And on "Life Of An Outlaw" from his Makaveli album, Pac raps: "All for the street fame on how to be managed, to plan shit, six months in advance to what we plotted, approved to go on swole and now I got it.”
The most mysterious aspect of 2Pac's death is that it remains unsolved. All the rumors, theories and suspicions about his death have "Hollywood" written all over them, and to that end, there've been several TV shows and films made about his unsolved murder, including USA's Unsolved: The Murders of Tupac and The Notorious B.I.G., Fox's Who Shot Biggie & Tupac? and Johnny Depp's recently shelved film, City of Lies. The continued Hollywood attention keeps the legacy and mystery alive.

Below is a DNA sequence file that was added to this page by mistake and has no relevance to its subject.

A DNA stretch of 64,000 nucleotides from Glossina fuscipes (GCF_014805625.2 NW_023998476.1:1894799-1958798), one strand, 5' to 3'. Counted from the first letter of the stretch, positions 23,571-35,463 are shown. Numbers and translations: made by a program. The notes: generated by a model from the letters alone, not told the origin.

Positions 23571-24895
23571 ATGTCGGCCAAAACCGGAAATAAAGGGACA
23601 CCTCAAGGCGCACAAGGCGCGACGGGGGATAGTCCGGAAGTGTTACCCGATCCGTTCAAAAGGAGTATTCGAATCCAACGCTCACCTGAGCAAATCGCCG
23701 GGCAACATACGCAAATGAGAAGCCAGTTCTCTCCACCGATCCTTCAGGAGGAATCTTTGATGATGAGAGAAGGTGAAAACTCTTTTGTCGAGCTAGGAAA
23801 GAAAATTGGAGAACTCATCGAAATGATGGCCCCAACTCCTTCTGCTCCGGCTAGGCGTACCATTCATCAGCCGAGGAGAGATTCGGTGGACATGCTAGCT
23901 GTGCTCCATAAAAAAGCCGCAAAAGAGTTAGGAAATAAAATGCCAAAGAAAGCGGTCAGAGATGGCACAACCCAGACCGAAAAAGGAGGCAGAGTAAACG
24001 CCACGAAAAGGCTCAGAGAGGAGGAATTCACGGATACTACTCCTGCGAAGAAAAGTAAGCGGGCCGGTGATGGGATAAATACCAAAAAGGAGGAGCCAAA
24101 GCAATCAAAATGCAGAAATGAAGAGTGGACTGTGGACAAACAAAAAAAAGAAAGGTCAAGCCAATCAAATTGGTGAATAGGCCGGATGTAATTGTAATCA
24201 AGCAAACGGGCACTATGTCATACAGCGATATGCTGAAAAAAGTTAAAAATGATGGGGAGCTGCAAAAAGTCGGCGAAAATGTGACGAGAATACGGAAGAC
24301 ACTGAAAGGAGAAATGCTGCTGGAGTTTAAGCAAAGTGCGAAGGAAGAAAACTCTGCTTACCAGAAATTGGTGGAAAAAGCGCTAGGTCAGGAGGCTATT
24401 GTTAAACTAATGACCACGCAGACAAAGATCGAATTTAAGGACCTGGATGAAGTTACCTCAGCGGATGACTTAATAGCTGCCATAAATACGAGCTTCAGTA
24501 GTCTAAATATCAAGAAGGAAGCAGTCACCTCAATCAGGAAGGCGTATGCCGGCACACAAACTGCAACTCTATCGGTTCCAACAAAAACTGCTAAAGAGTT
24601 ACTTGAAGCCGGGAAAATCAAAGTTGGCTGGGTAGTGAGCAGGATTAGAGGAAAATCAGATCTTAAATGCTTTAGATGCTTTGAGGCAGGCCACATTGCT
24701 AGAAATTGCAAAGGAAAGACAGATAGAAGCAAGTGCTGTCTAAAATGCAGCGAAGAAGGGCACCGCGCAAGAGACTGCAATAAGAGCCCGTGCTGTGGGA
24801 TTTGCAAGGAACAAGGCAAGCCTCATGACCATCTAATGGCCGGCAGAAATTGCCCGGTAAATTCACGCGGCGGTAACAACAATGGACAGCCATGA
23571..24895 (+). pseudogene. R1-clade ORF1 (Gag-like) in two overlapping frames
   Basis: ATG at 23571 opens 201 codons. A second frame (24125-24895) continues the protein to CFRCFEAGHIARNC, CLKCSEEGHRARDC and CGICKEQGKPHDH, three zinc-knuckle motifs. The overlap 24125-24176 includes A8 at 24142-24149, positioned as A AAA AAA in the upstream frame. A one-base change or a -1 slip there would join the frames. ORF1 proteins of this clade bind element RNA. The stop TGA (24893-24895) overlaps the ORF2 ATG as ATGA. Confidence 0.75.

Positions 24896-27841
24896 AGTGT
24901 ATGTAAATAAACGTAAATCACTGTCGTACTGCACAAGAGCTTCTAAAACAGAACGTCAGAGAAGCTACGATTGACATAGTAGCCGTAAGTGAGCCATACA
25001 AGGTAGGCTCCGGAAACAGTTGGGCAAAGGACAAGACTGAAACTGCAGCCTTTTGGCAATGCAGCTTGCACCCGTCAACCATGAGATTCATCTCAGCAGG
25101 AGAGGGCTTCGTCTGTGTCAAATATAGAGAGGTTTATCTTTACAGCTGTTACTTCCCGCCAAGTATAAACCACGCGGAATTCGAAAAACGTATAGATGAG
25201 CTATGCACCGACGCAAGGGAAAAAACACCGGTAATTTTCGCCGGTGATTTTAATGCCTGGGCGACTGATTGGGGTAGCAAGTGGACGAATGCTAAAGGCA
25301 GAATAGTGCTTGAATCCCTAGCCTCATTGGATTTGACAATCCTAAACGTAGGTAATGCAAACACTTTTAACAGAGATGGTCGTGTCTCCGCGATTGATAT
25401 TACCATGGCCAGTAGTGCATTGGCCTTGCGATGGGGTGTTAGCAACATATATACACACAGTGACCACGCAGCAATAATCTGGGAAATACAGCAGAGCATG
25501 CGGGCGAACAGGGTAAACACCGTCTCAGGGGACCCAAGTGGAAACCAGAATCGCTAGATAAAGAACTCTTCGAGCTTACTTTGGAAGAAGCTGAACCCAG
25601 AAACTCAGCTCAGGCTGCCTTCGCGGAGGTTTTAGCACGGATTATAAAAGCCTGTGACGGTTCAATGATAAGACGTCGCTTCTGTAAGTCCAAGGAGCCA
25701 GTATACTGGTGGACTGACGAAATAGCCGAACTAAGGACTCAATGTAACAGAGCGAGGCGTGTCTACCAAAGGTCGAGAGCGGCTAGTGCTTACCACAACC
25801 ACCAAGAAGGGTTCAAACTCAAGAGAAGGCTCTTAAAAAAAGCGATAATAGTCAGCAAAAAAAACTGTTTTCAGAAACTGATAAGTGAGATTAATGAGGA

Beyond the mystery that surrounded his murder, because Pac was taken at only 25, and his presence was so powerful, it's easy to begin speculating on what he would've been had he lived. What would he have to say about Black Lives Matter, or cops killing unarmed black men, or Katrina, or Kanye, or Trump? Would he chastise the young, new drug-happy rappers, or would he mentor them? Would Jay-Z's star have shined so brightly had Pac lived? It's not a stretch to say that questions like these only add to Pac's legacy.
All in all, it's easy to see how 2Pac's murder still haunts hip-hop. He was a bigger-than-life figure, that in many ways, has remained so, even in death.